2D Molecules in our 3D World — Answers!

I sincerely apologize for delaying the answers to the quiz proposed in the ‘2D Molecules that Form Our 3D World‘  post. (I have been scrambling preparing for chemistry conference season and helping design sloth t-shirts for Women Thinking, inc.) If you still haven’t read the post and taken a stab at the questions, then check it out before reading below the fold. Congratulations to commenter notidealist for being the first and only commenter to correctly answer the quiz.

The answers to the post are:

a.) aromatic

b.) anti-aromatic

c.) aromatic

The resonance structures make each one of these a bit clearer that it is aromatic or anti-aromatic. Try ‘pushing’ the electrons to get a clearer view.

On the road this weekend, but let me know if there are any lingering questions in the comments. 






Jacqueline, a true Floridian, wandered up to the tundra of Athens, Georgia to receive her PhD in computational quantum chemistry. Returning to her roots, she is currently working as a postdoctoral researcher in Tampa in the field of computational biochemistry investigating the wonders of penicillin-like drugs. When she is not slaving over the computer, her varied interests include international travel, Brazilian jiu jitsu, kickboxing, fancy food, (American) football, and Belgian quadrupels. She is also the founder of, a football blog with an exclusive female writing staff. Check out her sports ramblings there or follow her on Twitter @jhargis9.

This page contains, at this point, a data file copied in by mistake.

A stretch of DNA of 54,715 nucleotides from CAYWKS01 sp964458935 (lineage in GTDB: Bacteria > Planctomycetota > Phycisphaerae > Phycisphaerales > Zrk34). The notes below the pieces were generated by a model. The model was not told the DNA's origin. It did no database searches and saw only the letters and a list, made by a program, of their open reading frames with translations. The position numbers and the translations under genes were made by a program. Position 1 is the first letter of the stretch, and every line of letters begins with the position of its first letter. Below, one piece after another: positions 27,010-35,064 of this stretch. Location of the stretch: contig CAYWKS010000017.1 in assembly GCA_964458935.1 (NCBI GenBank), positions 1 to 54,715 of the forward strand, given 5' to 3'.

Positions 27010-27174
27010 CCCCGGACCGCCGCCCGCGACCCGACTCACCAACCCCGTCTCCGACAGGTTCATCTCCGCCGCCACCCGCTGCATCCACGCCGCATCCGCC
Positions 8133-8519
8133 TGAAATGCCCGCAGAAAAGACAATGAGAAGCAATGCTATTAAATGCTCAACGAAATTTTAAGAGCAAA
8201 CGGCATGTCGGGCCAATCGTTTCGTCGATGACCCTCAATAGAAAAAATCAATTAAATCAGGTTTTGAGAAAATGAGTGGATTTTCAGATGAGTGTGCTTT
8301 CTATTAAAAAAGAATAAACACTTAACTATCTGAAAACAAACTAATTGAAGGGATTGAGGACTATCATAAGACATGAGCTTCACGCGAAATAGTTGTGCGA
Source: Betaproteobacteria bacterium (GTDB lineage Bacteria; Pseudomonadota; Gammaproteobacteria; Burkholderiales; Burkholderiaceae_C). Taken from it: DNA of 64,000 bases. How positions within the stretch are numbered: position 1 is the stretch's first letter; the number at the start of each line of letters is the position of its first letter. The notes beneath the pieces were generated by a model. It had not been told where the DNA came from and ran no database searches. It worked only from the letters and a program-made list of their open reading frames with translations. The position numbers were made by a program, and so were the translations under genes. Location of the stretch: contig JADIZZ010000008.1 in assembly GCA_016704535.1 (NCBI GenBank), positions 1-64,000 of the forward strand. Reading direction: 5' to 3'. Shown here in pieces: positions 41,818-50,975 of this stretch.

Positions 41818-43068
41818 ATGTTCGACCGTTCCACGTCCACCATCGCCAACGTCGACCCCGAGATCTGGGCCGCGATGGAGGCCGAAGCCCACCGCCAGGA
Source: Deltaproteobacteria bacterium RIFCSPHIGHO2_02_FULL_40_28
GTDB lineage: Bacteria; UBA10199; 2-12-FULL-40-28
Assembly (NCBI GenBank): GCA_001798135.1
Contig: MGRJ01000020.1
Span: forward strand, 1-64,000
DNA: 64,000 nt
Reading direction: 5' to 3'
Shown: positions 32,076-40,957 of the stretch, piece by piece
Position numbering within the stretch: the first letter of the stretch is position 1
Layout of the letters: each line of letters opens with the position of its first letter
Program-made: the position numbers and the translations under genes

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  1. Doh!

    I really need a hint regarding that first one – does keto-enol tautomerism play a part there?

      1. OK, tropylium cation, I see! Sweet!

        Also thujaplicin, Formosan cedar oil, and colchicine – important natural products.

        Only a chemist could fully understand – I think it’s called a geekgasm.

        1. I mean, I hope that comment wasn’t too “off”, I’m trying to say that those 7 membered ring structures are inherently exquisitely beautiful.

          The aromaticity makes them more so somehow, with all the implications in terms of acidity, substitution, metal binding, diazotisation (I love diazotisation), ra ra.

          I had forgotten all this and I want to thank you for reminding and inspiring me.

  2. I’m going to object to “C” as being “not-necessarily aromatic”. I believe there is a paper that Carey and Sundburg’s part A cites that includes the aromatic version of this compound, but it definitely specifies the orientation of the hydrogens in the center. However, the compound also looses its planar configuration if the hydrogens in the center are not in this configuration, with the most drastic that I could model being with only 1 hydrogen different from the other 5. It almost bends into a taco shape with that configuration.

    It may be that when not otherwise noted the assumed isomer is that of the aromatic one, or it might even be that aromaticity is so favored here that there is some kind of sigmatropic-like rearrangement that happens if it ever forms in a non-aromatic arrangement, but I just figured there was the possibility that without the stereochemistry being defined in the middle, there was the possibility of the problem being ambiguous.

  3. *I’m going to object to “C” as being “aromatic” and say that it’s “not necessarily aromatic”. (to clarify since I didn’t write that very clearly)

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